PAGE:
The First Paddock Gibbston
Single Vinyard Pinot
"Taumatkouru: Matagouri or Wild Irishman"
Our first small family vineyard, nestled in the heart of the Gibbston area, is dedicated entirely to premium Pinot Noir. Low-yielding vines allow the grapes to slowly ripen in the classic and cool-climate manner. As in the vineyard, the wine is largely handmade and matured in small French oak barrels.
The wine shows vivid fruit, weighty warmth and savoury aromatics with good complexity and roundness. This is a distinguished and charming Central Otago Pinot Noir.
Vintage and Harvest Notes After a mild winter and relatively early spring, the weather changed to cooler and a little wetter than normal. The cool weather slowed the advent of flowering, which was delayed until around December 10th. Then kinder weather prevailed and produced a solid flowering.
Some real Central Otago sunshine finally kicked in at the start of January and turned the season around. We experienced some long sustained warm periods punctuated by short, very cold periods, and many light frosts towards the end of the season. This excellent weather helped to lift the flavour profile and colour of the berries.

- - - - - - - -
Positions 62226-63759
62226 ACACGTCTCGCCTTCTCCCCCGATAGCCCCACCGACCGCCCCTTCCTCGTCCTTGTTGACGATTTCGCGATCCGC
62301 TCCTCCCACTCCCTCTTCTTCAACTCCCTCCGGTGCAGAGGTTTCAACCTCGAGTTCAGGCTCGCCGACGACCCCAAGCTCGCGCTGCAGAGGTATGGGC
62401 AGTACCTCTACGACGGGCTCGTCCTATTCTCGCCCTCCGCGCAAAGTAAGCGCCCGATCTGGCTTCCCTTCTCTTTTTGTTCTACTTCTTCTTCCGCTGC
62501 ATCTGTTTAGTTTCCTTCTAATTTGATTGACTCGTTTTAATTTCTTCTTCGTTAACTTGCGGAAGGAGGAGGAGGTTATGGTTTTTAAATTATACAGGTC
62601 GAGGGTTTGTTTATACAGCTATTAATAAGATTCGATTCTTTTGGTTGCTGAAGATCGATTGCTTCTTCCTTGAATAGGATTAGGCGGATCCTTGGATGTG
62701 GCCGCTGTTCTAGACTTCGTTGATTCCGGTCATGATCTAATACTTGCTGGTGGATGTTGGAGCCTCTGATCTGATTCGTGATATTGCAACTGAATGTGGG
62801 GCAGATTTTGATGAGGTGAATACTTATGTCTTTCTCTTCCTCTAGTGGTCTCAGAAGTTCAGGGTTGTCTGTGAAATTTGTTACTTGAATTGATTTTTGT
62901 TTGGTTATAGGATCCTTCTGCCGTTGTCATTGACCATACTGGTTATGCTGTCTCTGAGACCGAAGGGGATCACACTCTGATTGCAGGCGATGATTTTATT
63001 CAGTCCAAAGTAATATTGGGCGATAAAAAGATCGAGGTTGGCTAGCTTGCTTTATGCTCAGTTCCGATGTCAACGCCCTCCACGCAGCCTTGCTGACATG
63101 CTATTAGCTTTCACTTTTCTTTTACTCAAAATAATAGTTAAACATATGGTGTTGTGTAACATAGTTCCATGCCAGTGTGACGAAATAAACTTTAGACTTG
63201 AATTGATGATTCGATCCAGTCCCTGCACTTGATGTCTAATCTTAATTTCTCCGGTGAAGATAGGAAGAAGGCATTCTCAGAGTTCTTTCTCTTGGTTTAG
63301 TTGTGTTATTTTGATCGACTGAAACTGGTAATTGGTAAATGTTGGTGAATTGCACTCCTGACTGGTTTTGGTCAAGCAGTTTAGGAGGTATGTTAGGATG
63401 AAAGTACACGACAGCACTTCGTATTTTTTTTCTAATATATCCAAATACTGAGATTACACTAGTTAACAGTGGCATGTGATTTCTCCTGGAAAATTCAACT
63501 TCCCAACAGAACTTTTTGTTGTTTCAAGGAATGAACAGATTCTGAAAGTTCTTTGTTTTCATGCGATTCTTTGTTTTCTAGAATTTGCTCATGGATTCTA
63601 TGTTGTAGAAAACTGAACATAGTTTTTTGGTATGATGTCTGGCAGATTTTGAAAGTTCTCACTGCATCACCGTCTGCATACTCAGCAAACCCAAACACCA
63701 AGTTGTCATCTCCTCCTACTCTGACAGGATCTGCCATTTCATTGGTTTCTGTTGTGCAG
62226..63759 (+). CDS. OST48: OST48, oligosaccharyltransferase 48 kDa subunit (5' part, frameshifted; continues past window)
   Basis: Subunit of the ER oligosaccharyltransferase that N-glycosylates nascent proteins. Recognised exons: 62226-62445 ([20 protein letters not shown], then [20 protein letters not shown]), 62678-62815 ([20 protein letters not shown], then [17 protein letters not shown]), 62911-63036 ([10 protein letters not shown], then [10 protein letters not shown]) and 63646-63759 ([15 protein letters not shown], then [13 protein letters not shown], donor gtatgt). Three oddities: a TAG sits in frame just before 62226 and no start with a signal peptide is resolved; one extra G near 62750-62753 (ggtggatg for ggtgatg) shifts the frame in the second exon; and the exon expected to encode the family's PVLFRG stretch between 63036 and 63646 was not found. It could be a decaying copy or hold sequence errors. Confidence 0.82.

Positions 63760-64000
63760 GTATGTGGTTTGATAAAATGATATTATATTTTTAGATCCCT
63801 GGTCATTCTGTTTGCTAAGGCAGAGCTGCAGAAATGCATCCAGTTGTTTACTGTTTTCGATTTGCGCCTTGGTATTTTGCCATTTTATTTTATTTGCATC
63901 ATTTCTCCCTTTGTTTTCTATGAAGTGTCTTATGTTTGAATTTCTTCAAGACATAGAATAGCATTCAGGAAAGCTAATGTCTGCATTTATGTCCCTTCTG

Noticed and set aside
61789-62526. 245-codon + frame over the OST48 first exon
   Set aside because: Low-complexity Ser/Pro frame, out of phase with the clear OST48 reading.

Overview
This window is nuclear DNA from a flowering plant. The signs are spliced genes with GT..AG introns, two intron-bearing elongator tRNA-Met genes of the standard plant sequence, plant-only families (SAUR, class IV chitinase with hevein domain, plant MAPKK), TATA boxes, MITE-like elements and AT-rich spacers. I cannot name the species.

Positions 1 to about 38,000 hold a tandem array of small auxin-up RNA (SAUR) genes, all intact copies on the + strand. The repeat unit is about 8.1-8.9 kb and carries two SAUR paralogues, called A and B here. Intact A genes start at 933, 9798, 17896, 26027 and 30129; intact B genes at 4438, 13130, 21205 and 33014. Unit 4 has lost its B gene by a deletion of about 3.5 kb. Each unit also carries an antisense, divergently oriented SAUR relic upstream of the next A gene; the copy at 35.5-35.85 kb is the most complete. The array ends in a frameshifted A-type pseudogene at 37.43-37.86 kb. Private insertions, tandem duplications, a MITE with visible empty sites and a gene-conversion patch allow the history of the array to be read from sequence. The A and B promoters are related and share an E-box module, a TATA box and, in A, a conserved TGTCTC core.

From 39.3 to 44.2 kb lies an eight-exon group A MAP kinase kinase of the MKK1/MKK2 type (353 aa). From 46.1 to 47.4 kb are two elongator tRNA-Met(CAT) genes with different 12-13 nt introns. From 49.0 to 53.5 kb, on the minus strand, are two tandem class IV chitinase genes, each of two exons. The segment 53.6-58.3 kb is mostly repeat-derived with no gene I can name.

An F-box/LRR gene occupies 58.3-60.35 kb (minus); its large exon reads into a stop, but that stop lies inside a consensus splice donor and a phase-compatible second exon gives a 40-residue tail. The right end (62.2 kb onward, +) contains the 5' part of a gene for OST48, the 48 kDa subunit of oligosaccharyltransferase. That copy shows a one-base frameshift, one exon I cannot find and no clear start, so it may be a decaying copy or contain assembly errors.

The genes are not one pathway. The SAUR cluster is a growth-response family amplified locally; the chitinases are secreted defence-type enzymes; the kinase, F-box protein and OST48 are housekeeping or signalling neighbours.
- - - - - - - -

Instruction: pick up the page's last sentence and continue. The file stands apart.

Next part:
Harvesting occurred at Gibbston on the 30th of April and May 1st, 2nd, 5th and 6th, 2003.
Winemaking Notes Excellent weather produced fruit that put a smile on Dean's face; that is, fruit that required little work in the winery.
Five different ferments were undertaken using all natural yeast. After a 28 day average fermentation which included cold soak, fermentation and post maceration, the wine was put in barrels, 30% of which were new French oak and the remainder 1 to 3 year old French casks. The wine was aged for 11 months and bottled 24 March 2004.
Vineyard: Stephen and Jim Moffitt, Winemaker: Dean Shaw.
Drink: 2004 – 2008
|Award / Reviewer||Date||Rating||Review|
|Geoff Kelly Wine Reviews||Apr 2005||17.5 Points||Read More|
[screwcap; cold-soak, fermentation and cuvaison totalled 28 days, 10 months in French oak 30%]
Big pinot noir ruby, markedly deeper than the Last Chance wine. Benefits from decanting, to reveal a deeper and heavier wine all round than its companion. Bigger is not necessarily better however, and there are suggestions of sur-maturité and dark plumminess, rather than cherries and florals. Palate is rich and velvety, and for those to whom weight on palate is more important than beauty of bouquet, this wine will rate higher than the Last Chance. Cellar 5 – 15 years.